A small Canadian cruise ship carrying passengers who paid thousands of dollars to retrace the route of a 20th-century explorer struck an iceberg early Friday and sank hours later in icy waters off Antarctica. All 154 passengers aboard escaped safely.
The tourists were waiting out bad weather Saturday at a remote Chilean military base before they could be airlifted to the South American mainland.
Its reinforced hull gashed and taking on water, the M.S. Explorer slipped beneath the waves Friday evening, about 20 hours after its predawn accident near the South Shetland Islands, the Chilean Navy said.
Initial reports suggested only a small hole was punched into the hull, but the Argentine Navy later said in a statement it observed "significant" damage.
Photos released by the Chilean Navy throughout the day showed the ship lying nearly on its side, surrounded by floating blocks of ice.
Passengers did not panic when the ship struck ice, said Andrea Salas, an Argentine crew member aboard the Explorer.
"The captain told us there was water coming in through a hole. We grabbed our main things and our coats and we got into the boats almost immediately," Salas told the Associated Press.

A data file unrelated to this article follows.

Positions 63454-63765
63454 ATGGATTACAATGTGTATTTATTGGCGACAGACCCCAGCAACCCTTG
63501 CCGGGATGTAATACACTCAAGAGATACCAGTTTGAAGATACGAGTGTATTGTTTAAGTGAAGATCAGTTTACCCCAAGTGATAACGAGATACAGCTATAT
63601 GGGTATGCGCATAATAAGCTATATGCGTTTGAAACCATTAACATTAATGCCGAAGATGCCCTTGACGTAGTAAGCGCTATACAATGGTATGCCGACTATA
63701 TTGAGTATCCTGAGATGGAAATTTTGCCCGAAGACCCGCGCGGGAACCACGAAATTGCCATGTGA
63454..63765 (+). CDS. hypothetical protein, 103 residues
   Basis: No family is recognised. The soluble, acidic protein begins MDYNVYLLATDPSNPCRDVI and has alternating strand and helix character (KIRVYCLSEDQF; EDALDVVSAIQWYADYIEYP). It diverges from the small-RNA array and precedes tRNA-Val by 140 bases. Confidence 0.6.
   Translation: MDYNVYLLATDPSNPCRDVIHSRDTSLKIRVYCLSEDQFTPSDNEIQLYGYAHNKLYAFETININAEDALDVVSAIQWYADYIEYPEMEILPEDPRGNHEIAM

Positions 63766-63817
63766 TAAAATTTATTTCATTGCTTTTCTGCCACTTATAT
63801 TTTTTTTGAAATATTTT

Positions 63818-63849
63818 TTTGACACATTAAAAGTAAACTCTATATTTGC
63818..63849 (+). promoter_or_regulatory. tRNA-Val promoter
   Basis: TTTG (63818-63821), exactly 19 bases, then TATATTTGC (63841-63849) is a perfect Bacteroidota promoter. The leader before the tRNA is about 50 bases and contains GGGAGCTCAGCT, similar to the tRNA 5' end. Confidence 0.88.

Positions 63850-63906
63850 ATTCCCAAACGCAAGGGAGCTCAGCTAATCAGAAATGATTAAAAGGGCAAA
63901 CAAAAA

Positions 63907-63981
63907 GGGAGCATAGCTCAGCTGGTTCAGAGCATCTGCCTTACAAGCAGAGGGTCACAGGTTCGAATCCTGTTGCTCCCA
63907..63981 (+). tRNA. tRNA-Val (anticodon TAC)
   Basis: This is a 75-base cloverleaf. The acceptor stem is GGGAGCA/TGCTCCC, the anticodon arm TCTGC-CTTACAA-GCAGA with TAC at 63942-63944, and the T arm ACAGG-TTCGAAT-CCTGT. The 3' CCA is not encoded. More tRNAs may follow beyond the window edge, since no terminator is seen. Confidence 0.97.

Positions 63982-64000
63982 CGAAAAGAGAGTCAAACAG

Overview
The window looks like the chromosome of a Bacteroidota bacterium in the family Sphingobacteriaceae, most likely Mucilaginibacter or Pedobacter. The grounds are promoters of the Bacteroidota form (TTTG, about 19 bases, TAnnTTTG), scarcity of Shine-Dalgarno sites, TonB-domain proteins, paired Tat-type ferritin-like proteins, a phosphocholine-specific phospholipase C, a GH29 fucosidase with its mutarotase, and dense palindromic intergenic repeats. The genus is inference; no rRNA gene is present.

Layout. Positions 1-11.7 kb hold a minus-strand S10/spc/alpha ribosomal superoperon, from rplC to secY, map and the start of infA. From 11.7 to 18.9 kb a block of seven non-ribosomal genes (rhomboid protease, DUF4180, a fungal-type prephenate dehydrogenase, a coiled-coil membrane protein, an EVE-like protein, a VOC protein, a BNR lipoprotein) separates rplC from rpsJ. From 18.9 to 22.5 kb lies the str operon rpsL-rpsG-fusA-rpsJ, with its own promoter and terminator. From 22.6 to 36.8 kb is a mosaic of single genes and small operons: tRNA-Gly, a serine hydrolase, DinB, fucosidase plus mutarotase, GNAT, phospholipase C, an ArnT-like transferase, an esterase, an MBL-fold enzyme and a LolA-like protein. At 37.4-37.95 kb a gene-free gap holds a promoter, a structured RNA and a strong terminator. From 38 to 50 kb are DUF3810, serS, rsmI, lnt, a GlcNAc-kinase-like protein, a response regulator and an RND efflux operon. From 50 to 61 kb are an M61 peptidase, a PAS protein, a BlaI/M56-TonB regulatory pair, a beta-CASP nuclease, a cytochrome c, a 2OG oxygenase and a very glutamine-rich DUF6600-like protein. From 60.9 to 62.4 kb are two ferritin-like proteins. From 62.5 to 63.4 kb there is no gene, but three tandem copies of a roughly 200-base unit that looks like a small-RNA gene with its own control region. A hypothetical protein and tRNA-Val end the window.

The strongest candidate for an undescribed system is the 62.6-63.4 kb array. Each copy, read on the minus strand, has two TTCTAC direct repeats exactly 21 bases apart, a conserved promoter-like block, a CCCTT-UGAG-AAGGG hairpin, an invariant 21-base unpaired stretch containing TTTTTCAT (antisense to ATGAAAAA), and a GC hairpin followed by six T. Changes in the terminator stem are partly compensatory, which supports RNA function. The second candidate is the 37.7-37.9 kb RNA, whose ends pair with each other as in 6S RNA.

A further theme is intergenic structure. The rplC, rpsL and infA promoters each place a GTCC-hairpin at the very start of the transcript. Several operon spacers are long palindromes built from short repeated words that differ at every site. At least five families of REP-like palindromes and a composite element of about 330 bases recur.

"There wasn't any panic at all, and luckily, everything went well. Now, after all the anxiety has passed, we can just say, Hey, we're still alive."
Writer Jon Bowermaster, a National Geographic Expeditions Council grantee, is aboard the National Geographic Endeavour, another small cruise ship, which was the first to answer the Explorer's distress call. (The National Geographic Society owns National Geographic News.)
"There was a long line of black rubber Zodiac boats and a handful of orange lifeboats strung out, and it was very surreal, because it was a very beautiful morning with the sun glistening off the relatively calm sea," Bowermaster told the New York Times by satellite phone.
"And all you could think was how relieved these people must have been when they saw these two big ships coming."
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